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CHAPTER VI

LINCOLN DIRECTS COÖPERATION

TH

1861.

Halleck to

\HE President was highly gratified when Hal- CHAP. VI.

leck wrote from the Department of Missouri, under date of December 19, to McClellan, who was yet General-in-Chief, that the discipline of the troops was improving; that sundry minor expeditions had been successful; that Price would be ruined in Missouri by another retreat; and that he hoped soon to be able to attack him under favoring conditions; also that he was gradually curing the serious disorders in military administration be- MoClellan, queathed him by Frémont. “An excellent letter, 1861.com), wrote Lincoln, as an endorsement, though he also noted his regret that Halleck was unfavorably im- 1861.W.R. pressed with Lane on the Kansas border, from pp. 148-460. whose coöperation under Hunter, with a quasiindependent column, the President had hoped for substantial benefit. But the prospect at Washington was not so encouraging. Except to organize, drill, and review the Army of the Potomac, to make an unfruitful reconnaissance, and to suffer the lamentable Ball's Bluff disaster, McClellan had nothing to show for his five months of local, and two months of chief command. The splendid autumn weather, the wholesome air, and dry roads

Endorsement, Dec. 27,

Lincoln

and Buell,

Vol. VII.,

p. 524.

Lincoln to Buell and

Jan. 1, 1862.

W.R. Vol. VII.,

p. 526.

CHAP. VI. had come and gone. Rain, snow, and mud, crip

pling clogs to military movements in all lands and epochs, were to be expected for a quarter, if not for half, the coming year. Besides all this, McClellan had fallen seriously ill. With most urgent need of early action, every prospect of securing it

seemed to be thus cut off. In this dilemma, Linto Hallock coln turned to the Western commanders. GenDec... eral McClellan is sick," he telegraphed to Halleck

on the last day of the year. “Are General Buell and yourself in concert?” The following day he

repeated his inquiry, or rather his prompting sugHallecand gestion that, McClellan being incapable of work,

Buell and Halleck should at once establish a vigorous and hearty coöperation. Their replies were not specially promising. “There is no arrangement between General Halleck and myself," responded Buell, adding that he depended on McClellan for instructions to this end; while Halleck said, “I have never received a word from General Buell. I am not ready to coöperate with him," adding in his turn that he had written to McClellan, and that too much haste would ruin everything. Plainly, therefore, the military machine, both East and West, was not only at a complete standstill, but was without a programme.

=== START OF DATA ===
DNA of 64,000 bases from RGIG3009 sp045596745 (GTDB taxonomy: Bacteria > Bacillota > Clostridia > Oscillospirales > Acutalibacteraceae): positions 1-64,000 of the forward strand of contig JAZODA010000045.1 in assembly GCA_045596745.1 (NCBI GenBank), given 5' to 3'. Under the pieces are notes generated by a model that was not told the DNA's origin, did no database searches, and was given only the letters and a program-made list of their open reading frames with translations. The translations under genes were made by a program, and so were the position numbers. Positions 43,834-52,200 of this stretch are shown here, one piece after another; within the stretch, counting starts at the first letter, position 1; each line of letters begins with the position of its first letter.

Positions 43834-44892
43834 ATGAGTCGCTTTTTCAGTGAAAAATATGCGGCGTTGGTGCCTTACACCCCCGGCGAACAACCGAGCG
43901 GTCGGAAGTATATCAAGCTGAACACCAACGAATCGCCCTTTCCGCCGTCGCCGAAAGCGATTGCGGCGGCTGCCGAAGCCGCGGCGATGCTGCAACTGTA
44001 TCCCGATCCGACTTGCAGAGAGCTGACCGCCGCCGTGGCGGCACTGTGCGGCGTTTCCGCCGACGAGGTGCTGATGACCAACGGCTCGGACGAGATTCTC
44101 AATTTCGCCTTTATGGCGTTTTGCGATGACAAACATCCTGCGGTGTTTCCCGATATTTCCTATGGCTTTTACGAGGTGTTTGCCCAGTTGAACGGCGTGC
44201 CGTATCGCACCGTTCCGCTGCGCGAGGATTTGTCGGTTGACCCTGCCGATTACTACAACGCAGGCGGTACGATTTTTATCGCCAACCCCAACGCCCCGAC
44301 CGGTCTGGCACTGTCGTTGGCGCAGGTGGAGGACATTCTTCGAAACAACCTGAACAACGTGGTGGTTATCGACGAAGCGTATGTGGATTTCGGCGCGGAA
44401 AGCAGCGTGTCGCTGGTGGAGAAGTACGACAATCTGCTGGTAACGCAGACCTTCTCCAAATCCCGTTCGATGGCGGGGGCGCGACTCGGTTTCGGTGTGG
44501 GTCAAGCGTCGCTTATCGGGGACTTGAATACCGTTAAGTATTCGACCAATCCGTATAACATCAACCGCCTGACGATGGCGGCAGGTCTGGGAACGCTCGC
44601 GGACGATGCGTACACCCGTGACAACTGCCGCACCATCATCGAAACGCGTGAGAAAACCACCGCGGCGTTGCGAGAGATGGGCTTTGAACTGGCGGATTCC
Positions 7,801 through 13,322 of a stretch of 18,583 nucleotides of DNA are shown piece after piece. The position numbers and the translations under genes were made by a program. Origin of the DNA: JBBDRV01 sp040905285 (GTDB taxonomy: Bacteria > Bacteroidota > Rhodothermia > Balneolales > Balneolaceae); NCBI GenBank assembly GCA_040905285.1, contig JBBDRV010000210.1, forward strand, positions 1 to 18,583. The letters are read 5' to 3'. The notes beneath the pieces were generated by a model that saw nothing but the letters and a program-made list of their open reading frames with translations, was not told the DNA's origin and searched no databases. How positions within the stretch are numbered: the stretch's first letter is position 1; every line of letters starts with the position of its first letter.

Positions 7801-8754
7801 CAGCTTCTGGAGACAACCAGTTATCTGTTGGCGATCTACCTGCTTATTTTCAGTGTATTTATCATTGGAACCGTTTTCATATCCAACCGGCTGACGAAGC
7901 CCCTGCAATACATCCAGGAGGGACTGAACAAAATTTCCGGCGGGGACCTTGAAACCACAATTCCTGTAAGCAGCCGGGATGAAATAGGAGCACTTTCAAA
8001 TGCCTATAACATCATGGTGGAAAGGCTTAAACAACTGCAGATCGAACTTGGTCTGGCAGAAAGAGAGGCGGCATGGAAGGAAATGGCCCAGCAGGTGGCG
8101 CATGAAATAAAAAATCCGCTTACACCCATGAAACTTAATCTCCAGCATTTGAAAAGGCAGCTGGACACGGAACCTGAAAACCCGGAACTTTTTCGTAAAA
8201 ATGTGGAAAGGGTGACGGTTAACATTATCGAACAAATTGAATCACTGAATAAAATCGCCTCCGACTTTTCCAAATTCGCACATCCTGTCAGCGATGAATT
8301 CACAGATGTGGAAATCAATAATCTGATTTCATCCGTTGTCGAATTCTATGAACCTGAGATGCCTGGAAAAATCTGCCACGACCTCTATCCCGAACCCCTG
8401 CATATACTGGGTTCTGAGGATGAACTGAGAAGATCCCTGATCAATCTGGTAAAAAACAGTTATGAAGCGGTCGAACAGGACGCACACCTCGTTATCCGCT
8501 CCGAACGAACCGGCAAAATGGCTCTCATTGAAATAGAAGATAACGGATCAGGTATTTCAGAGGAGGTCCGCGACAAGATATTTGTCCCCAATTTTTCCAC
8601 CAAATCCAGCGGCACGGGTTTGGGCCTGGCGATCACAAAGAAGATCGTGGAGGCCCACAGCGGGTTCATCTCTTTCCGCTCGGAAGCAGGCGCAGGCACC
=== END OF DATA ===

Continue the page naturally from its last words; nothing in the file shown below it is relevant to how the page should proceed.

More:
Of what avail then were McClellan's office and function of general-in-chief if such a contingency revealed either his incapacity or his neglect! The force of this question is immensely increased when we see how in the same episode McClellan's acts followed Lincoln's suggestions. However silent and confiding in the skill and energy of his generals, the President had studied the military situa

Lincoln to

Dec. 31,

W.R Vol. VII.,

p. 524.

Buell

VII., p. 526.

Lincoln to Chase,

Chase,”

p. 395.

tion with unremitting diligence. In his telegram CHAP. VI. of December 31 to Halleck, he started a pregnant inquiry. “When he [Buell] moves on Bowling Halleck, Green, what hinders it being reënforced from Co- 1861. lumbus? And he asked the same question at the same time of Buell. Halleck seems to have had no answer to make; Buell sent the only reply that was possible: “There is nothing to prevent Bowling Green being reënforced from Columbus if a military force is not brought to bear on the latter to Lincoln, place.” The sequel proves that Lincoln was not W. R. Vol content to permit this know-nothing and do-nothing policy to continue. “I have just been with Jan. 2, 1862. General McClellan, and he is much better," he wrote salmon P. the day after New Year's; and in this interview the necessity for action and the telegrams from the Western commanders were fully discussed, as becomes evident from the fact that the following day McClellan wrote a letter to Halleck containing an earnest suggestion to remedy the neglect and need pointed out by Lincoln's dispatch of December 31. In this letter McClellan advised an expedition up the Cumberland River, a demonstration on Columbus, and a feint on the Tennessee River, all for the Mochallan, purpose of preventing reënforcements from joining Buckner and Johnston at Bowling Green, whom pp. 527, 628. Buell was preparing to attack.